DA Joyce Dudley, whose career has been defined by a number of high-profile sex crime cases, said coaches and teachers don’t abuse or molest children at a higher rate than other professions. “If there is one thing I have learned in the past 30-plus years in this field,” she said, “it is that no occupation, sexual preference, socio-economic condition, or cultural background is either more or less likely to abuse children.” Therefore, she went on, “It is incumbent upon all of us to be vigilant in our desire to protect them.” Dudley said her office doesn’t categorize offenders by profession, so data on total coach/teacher cases wasn’t immediately available.

Lieutenant Kelly Moore, a lead investigator in the Sheriff’s Office, agreed that “there is a fair amount of public interest in these types of cases. … It has to do with the shock and awe of a trusted relationship gone south.” Moore said the majority of statutory rape cases stem from a relationship between two young people of similar age that took a turn for the worse — a pair of 16- and 19-year-olds, he gave as an example, and “maybe the mom didn’t like the kid.” But no matter what the victim believes, Moore went on, he or she can’t give legal consent under California law. While a number of states have lowered the age to consent to 17 or 16 years old, California’s remains at 18.

Moore said he’s never heard of a victim’s parents endorsing the illegal acts and that it’s impossible to stereotype offenders by universally common traits. “From our perspective, these guys are predators,” he said. “Are they a wolf, dog, bear, lion? We can’t always say, but they’re all predators.” The degree of menace varies case by case, he went on, and some suspects “simply shouldn’t have let themselves get in that position.” Sheriff’s spokesperson Kelly Hoover declined to release Alvarez’s May 14 booking photo, saying to do so would be an unlawful disclosure of his criminal history.

In the Field

The Santa Barbara Independent spoke to a number of Santa Barbara Unified School District coaches and athletic directors for this story, and while all of them wished to remain anonymous, they said the dynamic that develops between a player and a coach is a unique one that can reach levels of trust and appropriate intimacy comparable to the closeness of child and parent. Students are often around their coaches more than their teachers — sometimes for four years of high school that includes after-hours practices, road games, and so on — and sometimes feel more comfortable opening up to them than anyone else. “It’s an extremely high level of trust, so when a person violates it, it’s really painful,” one coach said.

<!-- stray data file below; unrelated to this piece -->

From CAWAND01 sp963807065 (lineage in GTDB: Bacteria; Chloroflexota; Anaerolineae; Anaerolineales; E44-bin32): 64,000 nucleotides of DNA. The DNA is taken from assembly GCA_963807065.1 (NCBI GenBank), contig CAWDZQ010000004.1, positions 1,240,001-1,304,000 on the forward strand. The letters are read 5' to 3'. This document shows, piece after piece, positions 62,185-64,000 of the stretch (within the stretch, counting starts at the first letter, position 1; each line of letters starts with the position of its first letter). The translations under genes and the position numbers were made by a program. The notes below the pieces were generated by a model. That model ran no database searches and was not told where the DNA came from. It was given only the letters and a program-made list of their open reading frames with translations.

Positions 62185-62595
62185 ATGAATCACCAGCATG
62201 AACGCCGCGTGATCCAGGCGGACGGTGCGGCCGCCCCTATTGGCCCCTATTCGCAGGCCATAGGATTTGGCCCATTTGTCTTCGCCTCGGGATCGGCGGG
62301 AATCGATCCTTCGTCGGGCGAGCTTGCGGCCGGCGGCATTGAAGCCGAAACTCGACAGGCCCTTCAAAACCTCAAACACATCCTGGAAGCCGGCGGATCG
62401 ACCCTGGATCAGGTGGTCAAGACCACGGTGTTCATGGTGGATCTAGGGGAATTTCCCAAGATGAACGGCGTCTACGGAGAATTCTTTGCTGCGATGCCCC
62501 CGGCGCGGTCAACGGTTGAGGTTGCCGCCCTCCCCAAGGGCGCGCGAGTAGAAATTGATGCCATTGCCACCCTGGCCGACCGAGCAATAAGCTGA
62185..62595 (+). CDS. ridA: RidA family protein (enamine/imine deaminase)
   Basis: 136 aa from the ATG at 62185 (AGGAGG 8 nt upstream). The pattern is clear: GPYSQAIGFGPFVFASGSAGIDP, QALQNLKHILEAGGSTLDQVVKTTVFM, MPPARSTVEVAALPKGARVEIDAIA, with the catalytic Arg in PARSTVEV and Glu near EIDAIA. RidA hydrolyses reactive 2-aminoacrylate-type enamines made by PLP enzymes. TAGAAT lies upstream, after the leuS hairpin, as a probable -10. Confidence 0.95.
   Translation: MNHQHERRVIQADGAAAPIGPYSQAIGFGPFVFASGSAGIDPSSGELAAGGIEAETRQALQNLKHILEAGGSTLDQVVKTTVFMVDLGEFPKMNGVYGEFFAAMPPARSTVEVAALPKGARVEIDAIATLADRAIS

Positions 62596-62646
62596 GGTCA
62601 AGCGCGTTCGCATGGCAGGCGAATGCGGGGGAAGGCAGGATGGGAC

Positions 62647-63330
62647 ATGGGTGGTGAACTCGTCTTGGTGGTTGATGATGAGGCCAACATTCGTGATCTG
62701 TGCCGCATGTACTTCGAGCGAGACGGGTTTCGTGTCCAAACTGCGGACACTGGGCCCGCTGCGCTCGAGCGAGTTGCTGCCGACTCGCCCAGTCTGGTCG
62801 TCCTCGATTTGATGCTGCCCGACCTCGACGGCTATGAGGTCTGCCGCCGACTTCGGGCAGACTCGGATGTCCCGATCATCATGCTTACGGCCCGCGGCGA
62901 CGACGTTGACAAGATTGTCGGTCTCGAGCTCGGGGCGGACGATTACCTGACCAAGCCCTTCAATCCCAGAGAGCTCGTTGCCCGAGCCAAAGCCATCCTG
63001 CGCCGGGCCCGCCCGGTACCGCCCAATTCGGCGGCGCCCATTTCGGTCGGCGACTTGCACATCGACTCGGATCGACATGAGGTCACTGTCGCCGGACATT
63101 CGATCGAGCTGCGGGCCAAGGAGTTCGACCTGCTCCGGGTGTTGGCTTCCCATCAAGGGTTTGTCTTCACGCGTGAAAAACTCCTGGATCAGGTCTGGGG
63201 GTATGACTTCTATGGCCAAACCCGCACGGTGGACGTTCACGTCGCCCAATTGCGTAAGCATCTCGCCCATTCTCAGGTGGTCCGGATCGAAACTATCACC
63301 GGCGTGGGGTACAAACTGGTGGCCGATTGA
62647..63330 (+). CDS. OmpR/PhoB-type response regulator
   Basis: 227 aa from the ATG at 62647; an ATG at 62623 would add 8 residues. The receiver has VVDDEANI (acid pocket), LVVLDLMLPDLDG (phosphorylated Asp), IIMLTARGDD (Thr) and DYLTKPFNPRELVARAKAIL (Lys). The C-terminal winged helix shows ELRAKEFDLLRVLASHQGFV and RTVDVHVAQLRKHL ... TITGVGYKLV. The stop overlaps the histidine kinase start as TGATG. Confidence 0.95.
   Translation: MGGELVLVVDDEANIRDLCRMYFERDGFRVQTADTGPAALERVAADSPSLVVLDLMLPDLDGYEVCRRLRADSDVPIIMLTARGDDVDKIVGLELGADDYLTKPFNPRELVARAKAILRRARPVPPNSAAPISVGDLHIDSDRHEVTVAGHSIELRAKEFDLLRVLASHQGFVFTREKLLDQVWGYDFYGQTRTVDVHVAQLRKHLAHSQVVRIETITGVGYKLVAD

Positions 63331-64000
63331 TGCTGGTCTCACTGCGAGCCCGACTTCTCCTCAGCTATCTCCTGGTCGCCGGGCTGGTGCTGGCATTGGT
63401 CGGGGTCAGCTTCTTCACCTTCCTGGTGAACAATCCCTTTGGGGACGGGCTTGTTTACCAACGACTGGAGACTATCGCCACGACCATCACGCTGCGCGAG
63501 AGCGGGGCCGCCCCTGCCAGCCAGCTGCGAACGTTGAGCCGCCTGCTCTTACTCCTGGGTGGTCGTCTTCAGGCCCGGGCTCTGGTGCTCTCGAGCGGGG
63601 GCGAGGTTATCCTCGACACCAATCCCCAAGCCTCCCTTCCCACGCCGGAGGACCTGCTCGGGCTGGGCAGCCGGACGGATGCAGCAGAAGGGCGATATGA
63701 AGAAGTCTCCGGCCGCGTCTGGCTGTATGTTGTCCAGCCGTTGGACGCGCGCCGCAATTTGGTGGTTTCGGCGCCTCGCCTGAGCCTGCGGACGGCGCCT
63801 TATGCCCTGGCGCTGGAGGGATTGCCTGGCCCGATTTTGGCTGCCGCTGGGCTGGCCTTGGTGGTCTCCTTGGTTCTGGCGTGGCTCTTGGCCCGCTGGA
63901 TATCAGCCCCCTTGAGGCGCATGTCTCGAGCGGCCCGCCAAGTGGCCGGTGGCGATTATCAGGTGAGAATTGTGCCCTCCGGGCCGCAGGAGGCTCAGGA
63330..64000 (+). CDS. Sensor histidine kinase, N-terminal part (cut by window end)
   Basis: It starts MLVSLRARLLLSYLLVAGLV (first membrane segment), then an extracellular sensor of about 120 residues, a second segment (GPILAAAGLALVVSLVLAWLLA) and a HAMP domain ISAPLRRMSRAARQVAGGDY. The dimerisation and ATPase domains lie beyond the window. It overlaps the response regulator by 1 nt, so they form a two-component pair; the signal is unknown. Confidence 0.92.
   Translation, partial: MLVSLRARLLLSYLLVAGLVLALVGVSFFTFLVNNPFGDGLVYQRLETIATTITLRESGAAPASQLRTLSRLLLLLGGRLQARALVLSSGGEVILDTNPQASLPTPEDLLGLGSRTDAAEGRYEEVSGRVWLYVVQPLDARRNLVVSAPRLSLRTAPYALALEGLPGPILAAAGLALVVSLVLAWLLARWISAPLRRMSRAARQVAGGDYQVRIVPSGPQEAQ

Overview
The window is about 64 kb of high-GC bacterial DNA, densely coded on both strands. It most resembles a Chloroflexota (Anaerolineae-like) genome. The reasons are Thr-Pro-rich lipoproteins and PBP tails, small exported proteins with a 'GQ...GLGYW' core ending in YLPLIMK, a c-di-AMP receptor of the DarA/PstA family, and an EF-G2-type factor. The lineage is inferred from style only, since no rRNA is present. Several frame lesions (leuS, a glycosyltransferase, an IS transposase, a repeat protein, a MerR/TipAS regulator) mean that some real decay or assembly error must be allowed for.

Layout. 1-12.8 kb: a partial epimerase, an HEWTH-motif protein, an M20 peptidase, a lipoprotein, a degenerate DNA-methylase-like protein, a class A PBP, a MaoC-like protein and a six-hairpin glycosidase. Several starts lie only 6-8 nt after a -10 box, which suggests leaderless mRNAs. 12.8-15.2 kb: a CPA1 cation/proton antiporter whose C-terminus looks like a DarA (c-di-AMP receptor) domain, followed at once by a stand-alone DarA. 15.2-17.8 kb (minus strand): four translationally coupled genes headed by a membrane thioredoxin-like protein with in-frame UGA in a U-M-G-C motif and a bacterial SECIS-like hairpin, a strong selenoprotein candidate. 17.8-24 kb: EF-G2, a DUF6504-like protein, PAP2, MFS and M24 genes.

Another source said the district does a commendable job of educating coaches and staff about appropriate boundaries, and teaches them how to avoid potentially troublesome situations like a coach being alone with a player or being asked for a ride home. Allegations are investigated swiftly and thoroughly, they said, and the district has zero tolerance for any misconduct. “There are no second chances,” one source said. Another said he fired a coach simply because the coach made the players uncomfortable. “I hated doing it, but kids feeling safe is the most important thing.”

Many of the people interviewed said there have always been inappropriate relationships between coaches and players, but school districts across the country are simply “dealing with the situations now as they always should have been.” Background checks and fingerprinting weed out “most of the weirdos,” one athletic director said, “but there are always people with bad intentions. … We can do everything right, and it can still happen. It’s our worst nightmare.”

District officials described their applicant screening process as “careful and rigorous.” The district currently employs 1,946 people — including part-time — and, right now, it has 199 coaches who are not teachers. (Teachers are given the first priority on coaching positions, and those who coach receive stipends.) No data was available on how many coaches are also certified employees. Walk-on coaches like Alvarez are seasonal employees who must sign a number of contracts like nondiscrimination forms, child abuse reporting requirements, and ethical conduct notices.